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New Orleans Saints defensive backs D.J. Swearinger, Saquan Hampton provide food for kids, health-care workers in fight against COVID-19

'It's easy to give back when times are good, but when it's bad, that's when you can take strides and bring people together'


The population of Greenwood, S.C., is listed at a little more than 23,000. No doubt, the ones who personally might not know New Orleans Saints safety D.J. Swearinger, probably have less than six degrees of separation between them.

Nowadays, the relationship might seem even closer.

Already, Swearinger, who has a foundation aimed at serving underprivileged youth, has seen to it that 2,500 meals have been distributed in his hometown during the COVID-19 shutdown. His goal is to push the total out to at least 10,000 in the next couple of weeks, as he has teamed with Chik-Fil-A to distribute the meals. They especially are designed to help households in which the children ordinarily would be in school and receiving a meal there.

And, not to be outdone by his veteran teammate, second-year safety Saquan Hampton also pitched in back home, donating 30 pizzas each to two local hospitals near where he grew up, RWJ Hamilton in Hamilton Township, N.J., and St. Francis Medical Center in Trenton, N.J.

Swearinger said his goal was to take pressure off parents and make sure the kids and others were "getting fed like they should."

"My foundation is for underprivileged kids," he said. "But this deal that I'm doing every Friday, it's for anybody that needs food. The underprivileged kids usually have free lunch during the school week, but they're not having that free lunch because there's no school. So it's toward the kids that are in need that mainly have free lunch in school.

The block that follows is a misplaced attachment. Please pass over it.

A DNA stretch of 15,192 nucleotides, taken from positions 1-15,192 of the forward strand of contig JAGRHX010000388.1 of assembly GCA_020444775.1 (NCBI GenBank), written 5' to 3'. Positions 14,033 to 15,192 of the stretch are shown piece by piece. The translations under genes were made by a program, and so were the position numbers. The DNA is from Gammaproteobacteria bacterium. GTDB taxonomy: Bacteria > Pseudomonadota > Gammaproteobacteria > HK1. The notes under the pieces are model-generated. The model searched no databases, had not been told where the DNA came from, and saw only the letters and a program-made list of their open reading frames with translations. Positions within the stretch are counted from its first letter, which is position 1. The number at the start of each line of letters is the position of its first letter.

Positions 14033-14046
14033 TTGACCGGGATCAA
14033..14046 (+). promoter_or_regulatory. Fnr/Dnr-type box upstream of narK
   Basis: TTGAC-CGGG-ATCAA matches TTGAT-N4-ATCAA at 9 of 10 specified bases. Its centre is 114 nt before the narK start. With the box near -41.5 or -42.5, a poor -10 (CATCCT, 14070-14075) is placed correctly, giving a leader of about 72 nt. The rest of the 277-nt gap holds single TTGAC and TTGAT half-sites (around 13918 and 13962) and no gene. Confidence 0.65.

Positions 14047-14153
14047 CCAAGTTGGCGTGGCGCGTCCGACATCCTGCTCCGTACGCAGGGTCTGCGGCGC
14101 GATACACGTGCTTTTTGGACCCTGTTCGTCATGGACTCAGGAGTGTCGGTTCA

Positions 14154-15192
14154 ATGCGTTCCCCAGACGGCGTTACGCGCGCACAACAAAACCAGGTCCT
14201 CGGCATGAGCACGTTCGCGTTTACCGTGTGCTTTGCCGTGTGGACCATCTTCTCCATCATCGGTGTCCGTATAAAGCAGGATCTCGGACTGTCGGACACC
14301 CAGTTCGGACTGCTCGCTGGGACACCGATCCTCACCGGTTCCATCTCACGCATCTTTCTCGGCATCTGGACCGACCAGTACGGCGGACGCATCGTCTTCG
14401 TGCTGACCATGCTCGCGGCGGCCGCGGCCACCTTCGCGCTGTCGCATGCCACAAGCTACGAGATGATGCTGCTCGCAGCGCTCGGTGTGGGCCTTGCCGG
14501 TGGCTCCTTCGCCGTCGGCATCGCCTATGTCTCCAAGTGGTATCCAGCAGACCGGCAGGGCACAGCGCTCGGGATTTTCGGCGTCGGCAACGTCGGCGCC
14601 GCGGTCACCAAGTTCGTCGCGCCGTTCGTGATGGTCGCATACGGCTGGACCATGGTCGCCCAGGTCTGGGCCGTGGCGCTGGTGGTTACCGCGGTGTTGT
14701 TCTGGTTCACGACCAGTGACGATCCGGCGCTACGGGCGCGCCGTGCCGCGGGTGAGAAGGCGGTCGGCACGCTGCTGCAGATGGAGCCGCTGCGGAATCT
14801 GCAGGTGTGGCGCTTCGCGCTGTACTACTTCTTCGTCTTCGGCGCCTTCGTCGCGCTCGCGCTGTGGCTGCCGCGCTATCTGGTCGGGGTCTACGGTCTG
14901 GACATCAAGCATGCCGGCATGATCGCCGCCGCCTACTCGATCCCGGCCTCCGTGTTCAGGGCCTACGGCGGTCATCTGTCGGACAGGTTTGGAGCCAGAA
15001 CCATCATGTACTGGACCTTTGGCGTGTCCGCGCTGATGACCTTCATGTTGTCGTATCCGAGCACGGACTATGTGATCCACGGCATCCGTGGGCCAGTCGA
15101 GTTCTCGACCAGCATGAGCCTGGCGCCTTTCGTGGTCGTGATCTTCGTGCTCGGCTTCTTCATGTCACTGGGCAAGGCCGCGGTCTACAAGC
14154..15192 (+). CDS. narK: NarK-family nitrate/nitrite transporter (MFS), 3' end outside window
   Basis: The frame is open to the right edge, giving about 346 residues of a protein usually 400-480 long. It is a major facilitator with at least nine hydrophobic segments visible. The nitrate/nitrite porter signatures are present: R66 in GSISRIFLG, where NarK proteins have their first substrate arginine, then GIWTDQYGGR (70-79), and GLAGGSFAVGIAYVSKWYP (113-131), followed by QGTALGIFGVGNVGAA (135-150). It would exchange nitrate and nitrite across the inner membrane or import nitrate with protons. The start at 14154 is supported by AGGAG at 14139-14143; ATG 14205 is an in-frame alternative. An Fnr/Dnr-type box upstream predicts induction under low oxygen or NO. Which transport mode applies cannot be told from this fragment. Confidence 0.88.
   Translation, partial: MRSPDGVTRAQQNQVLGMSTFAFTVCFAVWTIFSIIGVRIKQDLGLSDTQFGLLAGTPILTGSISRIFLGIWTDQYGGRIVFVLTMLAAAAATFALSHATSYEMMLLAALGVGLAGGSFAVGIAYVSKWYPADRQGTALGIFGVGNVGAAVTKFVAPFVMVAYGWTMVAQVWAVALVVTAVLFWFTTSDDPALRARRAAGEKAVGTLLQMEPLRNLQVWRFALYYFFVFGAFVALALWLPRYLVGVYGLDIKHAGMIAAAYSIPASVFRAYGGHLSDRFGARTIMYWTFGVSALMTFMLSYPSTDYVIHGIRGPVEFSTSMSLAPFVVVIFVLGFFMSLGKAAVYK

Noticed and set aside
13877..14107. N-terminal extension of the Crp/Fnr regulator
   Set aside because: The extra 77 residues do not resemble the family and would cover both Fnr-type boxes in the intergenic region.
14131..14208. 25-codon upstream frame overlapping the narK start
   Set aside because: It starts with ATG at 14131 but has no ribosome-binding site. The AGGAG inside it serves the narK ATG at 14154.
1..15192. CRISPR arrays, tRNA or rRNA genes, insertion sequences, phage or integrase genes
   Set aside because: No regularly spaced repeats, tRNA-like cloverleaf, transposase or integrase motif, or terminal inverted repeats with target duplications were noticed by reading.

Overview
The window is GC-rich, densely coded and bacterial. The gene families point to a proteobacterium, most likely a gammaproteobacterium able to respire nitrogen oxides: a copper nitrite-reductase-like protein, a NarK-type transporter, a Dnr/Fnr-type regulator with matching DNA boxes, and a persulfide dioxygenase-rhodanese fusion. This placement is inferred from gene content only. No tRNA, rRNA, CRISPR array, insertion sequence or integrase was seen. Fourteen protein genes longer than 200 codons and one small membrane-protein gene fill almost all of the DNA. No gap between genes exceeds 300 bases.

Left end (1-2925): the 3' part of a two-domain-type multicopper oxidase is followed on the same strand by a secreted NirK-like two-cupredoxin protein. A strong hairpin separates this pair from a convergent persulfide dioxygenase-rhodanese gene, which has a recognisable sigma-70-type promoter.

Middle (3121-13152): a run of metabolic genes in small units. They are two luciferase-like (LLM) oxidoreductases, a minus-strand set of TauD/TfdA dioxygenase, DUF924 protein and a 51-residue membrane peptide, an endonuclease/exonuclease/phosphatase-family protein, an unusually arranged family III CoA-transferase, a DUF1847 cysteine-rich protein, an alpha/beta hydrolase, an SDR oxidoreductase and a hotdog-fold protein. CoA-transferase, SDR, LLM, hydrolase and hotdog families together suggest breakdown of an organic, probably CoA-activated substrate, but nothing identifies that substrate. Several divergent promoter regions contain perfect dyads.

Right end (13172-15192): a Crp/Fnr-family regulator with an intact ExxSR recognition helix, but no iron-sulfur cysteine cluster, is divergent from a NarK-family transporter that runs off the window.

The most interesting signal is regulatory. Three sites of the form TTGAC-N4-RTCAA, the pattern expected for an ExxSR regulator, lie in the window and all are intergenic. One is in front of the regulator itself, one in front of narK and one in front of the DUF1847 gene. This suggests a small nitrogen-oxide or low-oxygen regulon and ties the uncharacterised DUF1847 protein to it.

"I just saw a need, especially when they closed down all the schools. That's different. That's definitely different when you close down all the schools. Parents and the kids, they depend on those meals that they get at school. And when you don't have school they've got to get it from home. Some parents, they can't afford to feed three, four or five kids. So it's something that I wanted to do to try to help out and to try to expand."

Swearinger, a seven-year veteran who agreed to terms on a one-year contract with the Saints this offseason, said he hoped other pro athletes would join him.

"I challenged all the pro athletes to do it because we are the leaders in our community, and we can always find a way to give back," he said. "Especially when times are bad. It's easy to give back when times are good, but when it's bad, that's when you can take strides and bring people together."

Swearinger said that anyone who wants to assist him can do so via his link,

"Anybody can go to it and if they want to help donate, they can do that," he said.

For Hampton, likewise, he wanted to provide some relief in the community where he grew up. And, especially, he wanted to do it for people on the front lines, dealing with those who have contracted the virus.

"Just wanting to give back to the community and show appreciation to the health-care workers that are out there sacrificing themselves to make sure that we're all safe," Hampton said.

"I've always wanted to do things to give back to the community where I'm from. I saw older guys like (defensive end) Cam Jordan, and just watching things that they do, how they were giving back, it kind of inspired me and gave me ideas of what I can do as well just to make an impact."

Hampton has taken note of just how many Saints players have made donations.

"I think it just goes to show the good leadership that's in the locker room," he said. "Those guys that are in there that have been playing for years are good role models, good men and they lead by example. So a younger guy like me just follows their lead and learns from them."

And he said he's not finished.

"I definitely plan on doing more stuff," Hampton said. "I haven't come to a conclusion on what yet, but I'm definitely always thinking of things to do that are different to give back in the community."

Saquan Hampton

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